Book Review: American Predator by Maureen Callahan

Journalist and author Maureen Callahan’s American Predator: The Hunt for the Most Meticulous Serial Killer of the 21st Century exposes readers to one of the most calculating, coldblooded, and mysterious serial killers ever, Israel Keyes.

While most people can easily name serial killers like Jeffrey Dahmer and Ted Bundy, few know about Keyes, and there are many reasons for that. In this book, Callahan digs into Keyes’ past, his confessions, and even the dark possibilities of actions he never spoke about to show how one man killed his way through many US states without being detected.

Keyes was living in Alaska when he was caught, arrested in relation to the disappearance of a young woman. He was a construction worker who was devoted to his daughter. He had a military past and a strange, dark childhood not many people knew about. However, under that veneer of normalcy, Keyes was a man capable of kidnapping, raping, and murdering victims, and he had no qualms about chopping them into pieces before disposing of their bodies.

. . . she was “captivated by how a killer of this magnitude could go undetected by law enforcement for over a decade. And so began a project that consumed her for the next several years”


According to the book’s description, when Callahan first heard about Israel Keyes back in 2012, she was “captivated by how a killer of this magnitude could go undetected by law enforcement for over a decade. And so began a project that consumed her for the next several years—uncovering the true story behind how the FBI ultimately caught Israel Keyes, and trying to understand what it means for a killer like Keyes to exist.” Her awe shines through in American Predator, and Callahan is just as surprised at Keyes abilities (he knew how to repair almost anything, could drive for days without sleep, was a sniper, knew how to build bombs, and could get his shackles off, to name a few). She wasn’t the only surprised by Keyes. Even FBI profilers were at a loss for words when it came to telling investigators what they’d found:

The Bureau’s top criminal profilers were at a loss. The only thing they could tell the team was that Keyes was one of the most terrifying subjects they had ever encountered. There was no precedent for a serial killer with his MO: no victim type; no fixed location for hunting, killing, and burying; putting thousands of miles between himself and his victims; caches buried all over the United States. He avoided detection through traveling.

Although the FBI has not made the majority of Keyes’ investigation documents available, Callahan, with the help of some lawyers, was able to get some through a Freedom of Information Act request, and what she found in there, along with audio from Keyes’ interviews with the FBI and other bibliography, allowed her to create a chilling portrait of a man raised almost like a feral animal who went on to become a slippery killer who killed in a variety of states and evaded detection for almost fifteen years. Keyes’ killings were atrocious, but the coldness of his character and the way he manipulated the investigators, going so far as to demand an execution date in exchange for information that would lead to more bodies, are what make American Predator an outstanding nonfiction book that fans of true crime need to read:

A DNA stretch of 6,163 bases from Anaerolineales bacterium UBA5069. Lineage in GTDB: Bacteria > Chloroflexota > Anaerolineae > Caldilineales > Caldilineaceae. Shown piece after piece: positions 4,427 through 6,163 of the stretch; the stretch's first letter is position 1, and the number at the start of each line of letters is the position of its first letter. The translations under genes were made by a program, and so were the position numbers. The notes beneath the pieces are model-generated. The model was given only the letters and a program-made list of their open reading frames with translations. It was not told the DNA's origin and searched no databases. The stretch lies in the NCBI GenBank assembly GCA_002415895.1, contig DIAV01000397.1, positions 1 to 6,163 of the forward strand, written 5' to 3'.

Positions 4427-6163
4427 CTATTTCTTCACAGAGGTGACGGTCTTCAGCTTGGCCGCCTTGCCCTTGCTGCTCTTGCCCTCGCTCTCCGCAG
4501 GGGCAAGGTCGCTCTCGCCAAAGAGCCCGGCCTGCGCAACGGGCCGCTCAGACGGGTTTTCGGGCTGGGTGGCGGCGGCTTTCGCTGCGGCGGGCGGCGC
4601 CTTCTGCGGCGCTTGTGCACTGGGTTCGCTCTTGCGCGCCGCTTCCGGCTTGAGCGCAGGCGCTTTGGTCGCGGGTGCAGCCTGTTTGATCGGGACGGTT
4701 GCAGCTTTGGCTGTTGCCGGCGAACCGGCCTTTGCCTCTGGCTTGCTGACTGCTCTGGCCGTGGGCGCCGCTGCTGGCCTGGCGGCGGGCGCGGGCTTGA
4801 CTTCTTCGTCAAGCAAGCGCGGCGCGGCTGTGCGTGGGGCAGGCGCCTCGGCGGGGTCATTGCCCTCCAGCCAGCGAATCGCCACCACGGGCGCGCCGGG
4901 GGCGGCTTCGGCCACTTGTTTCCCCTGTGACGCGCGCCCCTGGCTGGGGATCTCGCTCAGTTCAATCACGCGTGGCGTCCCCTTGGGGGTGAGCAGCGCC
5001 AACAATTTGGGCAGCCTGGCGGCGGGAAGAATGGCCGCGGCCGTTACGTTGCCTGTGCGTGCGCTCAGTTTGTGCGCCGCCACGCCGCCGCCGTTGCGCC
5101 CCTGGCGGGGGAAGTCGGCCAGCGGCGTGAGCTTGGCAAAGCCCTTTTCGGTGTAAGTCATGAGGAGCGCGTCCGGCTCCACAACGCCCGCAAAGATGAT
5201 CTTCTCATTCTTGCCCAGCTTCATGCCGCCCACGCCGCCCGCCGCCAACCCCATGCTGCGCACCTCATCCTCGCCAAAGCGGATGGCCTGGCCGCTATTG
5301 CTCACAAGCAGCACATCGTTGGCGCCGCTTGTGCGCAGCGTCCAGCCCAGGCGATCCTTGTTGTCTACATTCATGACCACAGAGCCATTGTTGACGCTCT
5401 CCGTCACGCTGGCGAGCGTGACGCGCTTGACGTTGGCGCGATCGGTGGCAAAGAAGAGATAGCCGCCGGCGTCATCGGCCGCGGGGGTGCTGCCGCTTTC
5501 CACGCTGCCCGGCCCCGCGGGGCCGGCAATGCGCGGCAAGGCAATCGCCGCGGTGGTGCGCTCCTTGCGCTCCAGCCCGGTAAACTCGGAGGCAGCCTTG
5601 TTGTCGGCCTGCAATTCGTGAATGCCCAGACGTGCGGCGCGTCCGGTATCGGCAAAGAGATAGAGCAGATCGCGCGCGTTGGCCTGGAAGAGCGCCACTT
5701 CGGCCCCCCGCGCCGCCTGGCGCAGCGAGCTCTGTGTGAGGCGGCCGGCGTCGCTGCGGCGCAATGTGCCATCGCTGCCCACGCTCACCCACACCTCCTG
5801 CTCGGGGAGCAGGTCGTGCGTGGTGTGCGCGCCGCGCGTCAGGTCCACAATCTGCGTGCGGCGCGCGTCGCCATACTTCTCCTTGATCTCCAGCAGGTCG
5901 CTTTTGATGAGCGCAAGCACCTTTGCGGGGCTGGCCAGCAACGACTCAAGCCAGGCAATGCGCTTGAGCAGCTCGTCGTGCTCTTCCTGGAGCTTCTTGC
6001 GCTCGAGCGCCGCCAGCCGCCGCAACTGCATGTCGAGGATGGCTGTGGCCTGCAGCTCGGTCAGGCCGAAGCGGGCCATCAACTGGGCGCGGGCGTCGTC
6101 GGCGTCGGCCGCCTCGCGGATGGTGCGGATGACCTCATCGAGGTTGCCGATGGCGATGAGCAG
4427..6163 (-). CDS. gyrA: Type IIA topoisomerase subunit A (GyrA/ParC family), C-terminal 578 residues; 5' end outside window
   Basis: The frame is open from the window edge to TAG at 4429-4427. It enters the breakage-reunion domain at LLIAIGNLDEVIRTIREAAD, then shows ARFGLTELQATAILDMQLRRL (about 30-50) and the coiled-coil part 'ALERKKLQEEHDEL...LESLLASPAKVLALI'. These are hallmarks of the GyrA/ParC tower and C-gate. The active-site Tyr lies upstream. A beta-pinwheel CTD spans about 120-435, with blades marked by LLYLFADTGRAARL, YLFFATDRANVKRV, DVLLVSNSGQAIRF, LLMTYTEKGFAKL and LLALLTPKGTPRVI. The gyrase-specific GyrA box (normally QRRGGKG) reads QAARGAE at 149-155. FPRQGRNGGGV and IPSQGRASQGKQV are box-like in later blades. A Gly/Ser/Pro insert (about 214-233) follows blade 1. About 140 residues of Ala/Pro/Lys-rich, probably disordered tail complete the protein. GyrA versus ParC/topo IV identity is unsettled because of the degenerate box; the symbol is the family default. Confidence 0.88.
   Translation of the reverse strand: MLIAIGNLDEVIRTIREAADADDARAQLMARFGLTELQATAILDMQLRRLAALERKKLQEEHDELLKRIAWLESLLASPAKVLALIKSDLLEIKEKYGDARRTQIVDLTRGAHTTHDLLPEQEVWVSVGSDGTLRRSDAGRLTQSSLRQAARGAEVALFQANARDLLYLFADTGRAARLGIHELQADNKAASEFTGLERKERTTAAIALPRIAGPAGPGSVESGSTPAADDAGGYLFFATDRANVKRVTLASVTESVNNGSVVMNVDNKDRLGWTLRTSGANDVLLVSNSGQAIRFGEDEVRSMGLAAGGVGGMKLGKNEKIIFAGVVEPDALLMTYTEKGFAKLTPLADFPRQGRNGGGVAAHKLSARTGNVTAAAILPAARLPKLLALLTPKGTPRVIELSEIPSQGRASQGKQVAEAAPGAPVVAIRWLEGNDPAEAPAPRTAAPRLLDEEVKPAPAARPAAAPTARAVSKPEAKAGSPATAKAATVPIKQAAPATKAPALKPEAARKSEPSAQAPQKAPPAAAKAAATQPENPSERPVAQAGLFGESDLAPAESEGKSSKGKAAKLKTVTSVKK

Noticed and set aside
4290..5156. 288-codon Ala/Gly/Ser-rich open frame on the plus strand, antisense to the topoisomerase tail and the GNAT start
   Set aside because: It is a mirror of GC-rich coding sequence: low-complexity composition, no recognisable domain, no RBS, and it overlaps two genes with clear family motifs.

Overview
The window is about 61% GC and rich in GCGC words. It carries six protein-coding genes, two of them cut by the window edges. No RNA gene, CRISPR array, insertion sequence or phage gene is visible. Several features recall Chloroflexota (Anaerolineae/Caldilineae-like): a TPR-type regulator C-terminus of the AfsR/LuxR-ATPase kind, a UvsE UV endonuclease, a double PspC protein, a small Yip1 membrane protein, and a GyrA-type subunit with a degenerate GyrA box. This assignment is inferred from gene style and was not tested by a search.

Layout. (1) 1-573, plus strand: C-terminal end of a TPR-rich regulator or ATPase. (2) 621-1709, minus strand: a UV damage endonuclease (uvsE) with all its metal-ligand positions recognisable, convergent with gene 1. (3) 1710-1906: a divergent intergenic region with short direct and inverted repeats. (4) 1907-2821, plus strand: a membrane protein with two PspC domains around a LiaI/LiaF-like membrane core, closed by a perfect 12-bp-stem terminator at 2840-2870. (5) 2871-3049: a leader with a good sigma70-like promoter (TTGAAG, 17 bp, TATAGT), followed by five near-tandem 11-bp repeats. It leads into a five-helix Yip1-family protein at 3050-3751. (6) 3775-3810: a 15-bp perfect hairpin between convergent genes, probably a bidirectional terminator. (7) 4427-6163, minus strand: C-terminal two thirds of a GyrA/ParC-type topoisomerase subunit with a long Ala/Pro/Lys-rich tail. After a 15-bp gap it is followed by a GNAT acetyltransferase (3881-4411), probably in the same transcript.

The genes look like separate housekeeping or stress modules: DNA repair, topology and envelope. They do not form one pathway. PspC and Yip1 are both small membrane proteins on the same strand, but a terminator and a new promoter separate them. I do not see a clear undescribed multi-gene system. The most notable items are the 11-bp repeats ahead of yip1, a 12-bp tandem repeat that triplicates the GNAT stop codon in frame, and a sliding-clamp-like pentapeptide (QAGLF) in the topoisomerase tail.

Keyes thought about holding his victims, whoever they might be, in a small-town church, raping and torturing these strangers as they begged for their lives to a God who didn’t exist. Keyes would maybe stage their bodies on the altar, a tableau of sex and mortification waiting to be discovered by a priest, a nun, or better, the next day’s congregation. Or maybe he would just burn the church down with his victims in it.

The writing in American Predator is superb. Callahan reports her findings and chronicles Keyes’ actions meticulously, but her instinctive reaction to being in contact with the material, her visceral reaction to learning about this killer, is something that permeates the text. Luckily, it’s also something that’s contagious, so it quickly starts to affect the reader as well.

This book works on many levels and offers a very complete look at Keyes’ life. However, there are two parts of it that stand out and push it into must-read territory. The first is the opening of the book. The abduction and subsequent retrieval of body parts from the bottom of an iced-over lake that comprise the first part of the book could easily compete against the most gripping contemporary thrillers. Then, somewhere in the last third of the book, the narrative of Keyes’ early life, which included almost yearly moves, animal torture, no schooling, abuse, a plethora of cults that ranged from white supremacy to the Amish, and living in tents and houses with no electricity or running water, is a truly unsettling read.

Maureen Callahan is a talented writer with a knack for detail and an ability to include dialogue from tapes into her narrative. This, along with the shocking events that made up Israel Keyes’ life, make American Predator: The Hunt for the Most Meticulous Serial Killer of the 21st Century one of the most engaging and powerful true crime reads of the year. There are plenty of other surprises besides the elements discussed here, but those are best left unmentioned so that readers have the chance to discover them while experiencing the book themselves.

Want more true crime? Click here for Sandie Jones’ essay,

London’s Serial Killers: Why They Were Caught

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